For those who haven’t heard, my wife is starting her own law practice. She and her friend Tim are Eblen Freed LLP, a Portland firm that works with families and small businesses. Now they’ve the website to prove it. I know this reads like a plug because it is. But I’m also very happy for my wife who is excited to return to family law and hopes to develop a collaborative practice. Currently, she and Tim are winding down full time employment at their previous firm and doing contract work with the firm while they grow the new practice.

So, if you know of anyone in need of legal services, feel free to give them my wife’s name. She’s damn good.

Now it can be told

We’re now past 2 months, and I feel like we won’t be knocking on wood to talk about the challenges of the past year. Madeline proved to be quite a roller coaster when compared to our pregnancy experience with Ella. From a few days after the 18 week (gestational) ultrasound until after Madeline’s 2 week (after birth) appointment, we’ve been expecting the worst.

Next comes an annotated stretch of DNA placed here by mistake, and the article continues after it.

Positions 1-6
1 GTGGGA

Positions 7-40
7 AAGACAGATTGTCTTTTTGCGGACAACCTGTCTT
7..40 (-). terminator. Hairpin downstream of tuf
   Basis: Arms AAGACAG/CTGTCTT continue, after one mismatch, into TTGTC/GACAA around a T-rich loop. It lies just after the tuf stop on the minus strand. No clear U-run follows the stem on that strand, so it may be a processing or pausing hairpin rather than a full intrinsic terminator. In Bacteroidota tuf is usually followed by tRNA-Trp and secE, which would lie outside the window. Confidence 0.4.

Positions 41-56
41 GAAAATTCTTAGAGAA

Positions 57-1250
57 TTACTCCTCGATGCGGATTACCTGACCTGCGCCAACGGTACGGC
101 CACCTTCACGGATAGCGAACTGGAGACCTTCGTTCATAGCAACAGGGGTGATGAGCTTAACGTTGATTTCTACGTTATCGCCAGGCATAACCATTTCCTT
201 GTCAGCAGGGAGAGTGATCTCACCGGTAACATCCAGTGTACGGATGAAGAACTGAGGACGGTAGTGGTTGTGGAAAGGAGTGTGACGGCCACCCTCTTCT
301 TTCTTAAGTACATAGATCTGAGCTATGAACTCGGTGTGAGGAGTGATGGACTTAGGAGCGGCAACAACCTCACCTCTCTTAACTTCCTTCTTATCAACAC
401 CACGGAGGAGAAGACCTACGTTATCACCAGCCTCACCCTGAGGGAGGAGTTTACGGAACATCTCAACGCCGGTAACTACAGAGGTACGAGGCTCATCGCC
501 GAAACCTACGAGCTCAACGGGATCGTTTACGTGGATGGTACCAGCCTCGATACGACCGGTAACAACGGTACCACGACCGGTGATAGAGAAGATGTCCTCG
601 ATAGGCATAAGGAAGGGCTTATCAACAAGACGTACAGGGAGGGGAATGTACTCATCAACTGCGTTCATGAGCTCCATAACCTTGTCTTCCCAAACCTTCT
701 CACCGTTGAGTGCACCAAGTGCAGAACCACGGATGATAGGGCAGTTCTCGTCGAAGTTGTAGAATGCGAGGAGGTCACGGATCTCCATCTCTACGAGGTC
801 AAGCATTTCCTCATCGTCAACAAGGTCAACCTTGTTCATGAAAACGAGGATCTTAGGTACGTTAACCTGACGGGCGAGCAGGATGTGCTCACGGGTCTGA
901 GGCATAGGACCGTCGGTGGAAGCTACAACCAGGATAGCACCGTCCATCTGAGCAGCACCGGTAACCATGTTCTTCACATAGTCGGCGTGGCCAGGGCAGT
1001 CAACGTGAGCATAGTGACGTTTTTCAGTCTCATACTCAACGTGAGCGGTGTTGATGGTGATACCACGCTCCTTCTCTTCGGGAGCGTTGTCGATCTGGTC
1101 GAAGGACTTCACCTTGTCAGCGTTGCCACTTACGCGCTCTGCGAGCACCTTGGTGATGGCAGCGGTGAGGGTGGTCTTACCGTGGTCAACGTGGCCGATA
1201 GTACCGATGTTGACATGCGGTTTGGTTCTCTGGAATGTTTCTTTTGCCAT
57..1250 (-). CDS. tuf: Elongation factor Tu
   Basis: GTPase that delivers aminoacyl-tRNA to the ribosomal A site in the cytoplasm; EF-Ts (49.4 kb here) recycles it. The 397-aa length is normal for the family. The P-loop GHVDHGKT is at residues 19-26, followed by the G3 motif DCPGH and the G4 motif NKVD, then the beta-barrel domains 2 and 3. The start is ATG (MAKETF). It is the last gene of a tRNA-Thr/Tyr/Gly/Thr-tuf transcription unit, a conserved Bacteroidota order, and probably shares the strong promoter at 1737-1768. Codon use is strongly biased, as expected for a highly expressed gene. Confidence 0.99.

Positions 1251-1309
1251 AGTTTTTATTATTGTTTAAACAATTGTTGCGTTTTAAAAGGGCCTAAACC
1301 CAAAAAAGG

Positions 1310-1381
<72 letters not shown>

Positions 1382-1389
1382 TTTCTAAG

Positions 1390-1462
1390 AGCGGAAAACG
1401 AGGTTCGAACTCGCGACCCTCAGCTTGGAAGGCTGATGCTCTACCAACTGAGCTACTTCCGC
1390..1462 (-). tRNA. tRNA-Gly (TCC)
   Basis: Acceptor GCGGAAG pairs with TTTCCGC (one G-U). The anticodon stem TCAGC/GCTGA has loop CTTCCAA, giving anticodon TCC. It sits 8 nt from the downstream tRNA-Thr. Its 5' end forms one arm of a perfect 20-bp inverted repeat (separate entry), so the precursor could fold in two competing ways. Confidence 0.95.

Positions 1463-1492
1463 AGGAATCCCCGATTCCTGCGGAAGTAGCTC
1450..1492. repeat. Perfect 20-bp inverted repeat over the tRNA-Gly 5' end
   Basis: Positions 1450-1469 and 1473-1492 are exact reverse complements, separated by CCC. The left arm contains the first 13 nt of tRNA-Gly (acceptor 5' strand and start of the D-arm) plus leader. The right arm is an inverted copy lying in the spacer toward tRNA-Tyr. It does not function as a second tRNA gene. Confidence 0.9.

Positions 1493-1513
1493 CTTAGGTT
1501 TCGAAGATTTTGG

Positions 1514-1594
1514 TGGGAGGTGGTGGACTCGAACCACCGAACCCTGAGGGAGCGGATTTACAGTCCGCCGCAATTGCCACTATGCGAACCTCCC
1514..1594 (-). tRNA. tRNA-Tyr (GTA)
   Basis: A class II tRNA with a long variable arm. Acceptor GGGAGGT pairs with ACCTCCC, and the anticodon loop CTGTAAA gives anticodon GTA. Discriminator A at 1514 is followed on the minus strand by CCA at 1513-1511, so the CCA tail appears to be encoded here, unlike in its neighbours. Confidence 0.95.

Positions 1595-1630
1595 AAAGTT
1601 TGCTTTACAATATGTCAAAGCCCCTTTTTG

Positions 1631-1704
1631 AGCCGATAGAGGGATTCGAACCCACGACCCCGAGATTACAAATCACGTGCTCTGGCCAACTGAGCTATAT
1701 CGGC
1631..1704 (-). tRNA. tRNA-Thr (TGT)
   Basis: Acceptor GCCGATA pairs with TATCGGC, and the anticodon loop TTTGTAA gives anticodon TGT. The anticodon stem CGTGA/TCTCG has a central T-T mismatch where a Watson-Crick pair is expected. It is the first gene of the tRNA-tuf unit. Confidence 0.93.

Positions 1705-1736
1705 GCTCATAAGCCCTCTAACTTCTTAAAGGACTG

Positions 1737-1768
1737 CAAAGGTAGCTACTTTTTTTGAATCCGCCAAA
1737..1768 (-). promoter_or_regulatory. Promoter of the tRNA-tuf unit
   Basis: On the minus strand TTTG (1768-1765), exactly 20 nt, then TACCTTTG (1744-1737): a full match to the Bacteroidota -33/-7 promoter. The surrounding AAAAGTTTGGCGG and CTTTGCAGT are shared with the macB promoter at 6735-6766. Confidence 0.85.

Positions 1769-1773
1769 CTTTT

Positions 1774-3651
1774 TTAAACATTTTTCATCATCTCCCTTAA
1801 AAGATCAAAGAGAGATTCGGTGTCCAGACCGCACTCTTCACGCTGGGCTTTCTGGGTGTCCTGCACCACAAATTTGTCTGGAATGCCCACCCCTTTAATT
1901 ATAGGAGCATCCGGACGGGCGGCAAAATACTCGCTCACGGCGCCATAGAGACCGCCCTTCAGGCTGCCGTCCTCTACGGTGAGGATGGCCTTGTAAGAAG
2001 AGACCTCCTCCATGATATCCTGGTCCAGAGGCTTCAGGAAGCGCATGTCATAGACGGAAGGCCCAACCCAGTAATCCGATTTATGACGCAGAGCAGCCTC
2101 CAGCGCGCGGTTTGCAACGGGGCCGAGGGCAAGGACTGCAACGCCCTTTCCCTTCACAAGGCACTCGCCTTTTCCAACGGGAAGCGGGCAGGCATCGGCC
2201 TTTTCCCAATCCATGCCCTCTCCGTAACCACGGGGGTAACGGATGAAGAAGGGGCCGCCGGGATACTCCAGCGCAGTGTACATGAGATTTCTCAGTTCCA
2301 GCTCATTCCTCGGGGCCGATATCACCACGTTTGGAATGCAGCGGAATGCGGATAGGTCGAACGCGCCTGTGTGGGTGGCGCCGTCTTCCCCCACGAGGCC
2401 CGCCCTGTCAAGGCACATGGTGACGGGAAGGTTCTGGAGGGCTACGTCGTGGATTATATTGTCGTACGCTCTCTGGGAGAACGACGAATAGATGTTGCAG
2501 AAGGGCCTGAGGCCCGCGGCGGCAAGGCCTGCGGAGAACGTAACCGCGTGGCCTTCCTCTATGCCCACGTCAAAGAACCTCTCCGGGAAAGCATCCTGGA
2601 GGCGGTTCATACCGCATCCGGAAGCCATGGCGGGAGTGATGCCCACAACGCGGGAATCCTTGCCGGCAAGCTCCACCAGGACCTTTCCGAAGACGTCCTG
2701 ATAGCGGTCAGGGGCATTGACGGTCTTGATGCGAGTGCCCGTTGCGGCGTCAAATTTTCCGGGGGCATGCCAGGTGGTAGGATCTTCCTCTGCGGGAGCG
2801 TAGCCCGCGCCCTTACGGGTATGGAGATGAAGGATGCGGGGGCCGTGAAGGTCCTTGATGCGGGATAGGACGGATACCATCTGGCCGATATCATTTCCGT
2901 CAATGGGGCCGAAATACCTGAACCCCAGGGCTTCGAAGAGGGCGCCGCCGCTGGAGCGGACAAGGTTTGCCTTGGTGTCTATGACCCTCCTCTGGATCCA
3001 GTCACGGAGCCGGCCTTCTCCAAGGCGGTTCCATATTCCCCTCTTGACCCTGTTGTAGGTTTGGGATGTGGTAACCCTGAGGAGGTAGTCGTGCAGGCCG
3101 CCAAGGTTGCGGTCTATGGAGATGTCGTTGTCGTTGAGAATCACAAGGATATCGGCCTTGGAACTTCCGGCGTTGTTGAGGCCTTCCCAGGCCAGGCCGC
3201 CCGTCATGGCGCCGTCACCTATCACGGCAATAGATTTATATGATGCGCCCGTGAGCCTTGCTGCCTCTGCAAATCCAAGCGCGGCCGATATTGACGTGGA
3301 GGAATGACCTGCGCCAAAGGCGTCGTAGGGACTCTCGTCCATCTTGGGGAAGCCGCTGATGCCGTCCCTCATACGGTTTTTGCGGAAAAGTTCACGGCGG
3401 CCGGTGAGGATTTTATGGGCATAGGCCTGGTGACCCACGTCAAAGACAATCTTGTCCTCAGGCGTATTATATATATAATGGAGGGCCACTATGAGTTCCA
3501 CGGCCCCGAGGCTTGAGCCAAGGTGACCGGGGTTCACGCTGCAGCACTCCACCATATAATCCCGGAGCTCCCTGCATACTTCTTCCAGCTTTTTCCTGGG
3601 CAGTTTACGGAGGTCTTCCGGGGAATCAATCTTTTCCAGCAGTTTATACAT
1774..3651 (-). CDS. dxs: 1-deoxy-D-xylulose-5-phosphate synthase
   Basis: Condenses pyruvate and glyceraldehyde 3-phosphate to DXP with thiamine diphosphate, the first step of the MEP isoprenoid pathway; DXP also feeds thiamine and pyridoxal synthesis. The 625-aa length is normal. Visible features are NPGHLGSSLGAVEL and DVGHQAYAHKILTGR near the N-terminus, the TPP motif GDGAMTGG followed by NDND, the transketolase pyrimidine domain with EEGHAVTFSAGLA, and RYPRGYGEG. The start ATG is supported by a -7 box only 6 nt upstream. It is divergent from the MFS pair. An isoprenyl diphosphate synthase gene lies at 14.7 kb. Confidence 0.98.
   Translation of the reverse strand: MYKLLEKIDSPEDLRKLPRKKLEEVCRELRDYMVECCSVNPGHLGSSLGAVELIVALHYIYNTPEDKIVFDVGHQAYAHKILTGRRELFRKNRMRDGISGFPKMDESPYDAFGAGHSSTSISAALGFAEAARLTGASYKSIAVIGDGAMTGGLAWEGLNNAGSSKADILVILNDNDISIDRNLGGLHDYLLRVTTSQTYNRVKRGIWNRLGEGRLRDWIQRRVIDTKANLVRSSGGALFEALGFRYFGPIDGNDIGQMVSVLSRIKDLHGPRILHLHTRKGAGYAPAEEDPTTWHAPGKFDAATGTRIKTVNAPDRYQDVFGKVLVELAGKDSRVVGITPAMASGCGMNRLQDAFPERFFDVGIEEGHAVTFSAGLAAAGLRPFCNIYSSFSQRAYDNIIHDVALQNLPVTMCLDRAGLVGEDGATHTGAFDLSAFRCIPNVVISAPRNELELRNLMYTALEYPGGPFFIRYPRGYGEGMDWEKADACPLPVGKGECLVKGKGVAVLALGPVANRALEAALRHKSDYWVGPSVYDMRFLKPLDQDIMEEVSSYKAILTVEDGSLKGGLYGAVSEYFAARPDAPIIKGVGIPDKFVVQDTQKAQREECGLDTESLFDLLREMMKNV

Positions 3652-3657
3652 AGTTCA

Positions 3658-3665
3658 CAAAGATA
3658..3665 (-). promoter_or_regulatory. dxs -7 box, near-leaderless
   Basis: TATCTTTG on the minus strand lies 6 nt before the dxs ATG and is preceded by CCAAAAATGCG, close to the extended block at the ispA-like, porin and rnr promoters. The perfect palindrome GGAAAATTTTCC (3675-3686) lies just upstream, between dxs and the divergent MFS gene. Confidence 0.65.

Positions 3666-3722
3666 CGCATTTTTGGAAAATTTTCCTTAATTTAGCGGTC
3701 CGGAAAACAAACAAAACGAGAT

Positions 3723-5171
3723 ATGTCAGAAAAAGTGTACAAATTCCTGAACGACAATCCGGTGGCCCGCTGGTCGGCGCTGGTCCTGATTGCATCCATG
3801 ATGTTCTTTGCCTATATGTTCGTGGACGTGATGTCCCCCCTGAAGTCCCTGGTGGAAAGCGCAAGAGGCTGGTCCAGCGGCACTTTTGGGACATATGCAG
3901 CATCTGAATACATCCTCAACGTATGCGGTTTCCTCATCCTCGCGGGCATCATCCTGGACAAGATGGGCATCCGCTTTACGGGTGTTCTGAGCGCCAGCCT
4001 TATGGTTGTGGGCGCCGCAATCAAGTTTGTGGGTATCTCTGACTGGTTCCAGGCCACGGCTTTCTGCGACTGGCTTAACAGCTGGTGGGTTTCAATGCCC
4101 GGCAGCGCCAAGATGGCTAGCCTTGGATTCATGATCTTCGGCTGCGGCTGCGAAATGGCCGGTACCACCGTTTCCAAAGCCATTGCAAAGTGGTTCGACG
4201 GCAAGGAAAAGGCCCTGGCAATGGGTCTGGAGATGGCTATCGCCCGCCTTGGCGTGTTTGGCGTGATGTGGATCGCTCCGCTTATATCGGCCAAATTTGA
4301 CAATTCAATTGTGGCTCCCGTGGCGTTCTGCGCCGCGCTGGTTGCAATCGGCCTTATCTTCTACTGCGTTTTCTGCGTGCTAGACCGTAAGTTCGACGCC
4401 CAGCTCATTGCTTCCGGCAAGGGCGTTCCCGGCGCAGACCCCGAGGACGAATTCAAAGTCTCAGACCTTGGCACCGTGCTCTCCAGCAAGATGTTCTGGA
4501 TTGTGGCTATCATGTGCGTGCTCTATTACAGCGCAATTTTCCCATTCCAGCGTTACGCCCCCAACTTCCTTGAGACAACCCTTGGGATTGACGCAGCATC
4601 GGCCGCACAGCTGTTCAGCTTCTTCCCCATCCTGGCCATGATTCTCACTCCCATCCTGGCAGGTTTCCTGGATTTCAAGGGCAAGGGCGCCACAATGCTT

A few days after our 18th week appointment (for Michelle), she got a call from the genetic counselor at Kaiser who had some concerns about a bright spot in the Madeline’s bowel. I got a mysterious phone call from Michelle that was so out of character that it took me a few moments to realize that something was wrong. I left work to pick her up in the park outside work and we drove home in choked up silence. We spent the afternoon trying to understand what the spot meant, and whether or not we should chase the dragon of testing and observation or bury our heads in the sand and just accept what we would be given. The echogenic bowel meant that we were potentially looking at downs syndrome (and other trysome defects), cystic fibrosis, cytomegalovirus, blockages, hirschbergers, and other minor players. But it was 70% likely that there there was nothing wrong. This was a mild point of contention between Michelle and I because I was of the opinion that 70% were good odds and since we’d not do anything to the pregnancy, why drag ourselves through the torment. Most of all, I think I was upset that this time, I wasn’t scared shitless of the prospect of a baby and this just meant that there was something that wouldn’t quite allow for the joyous anticipation of number two.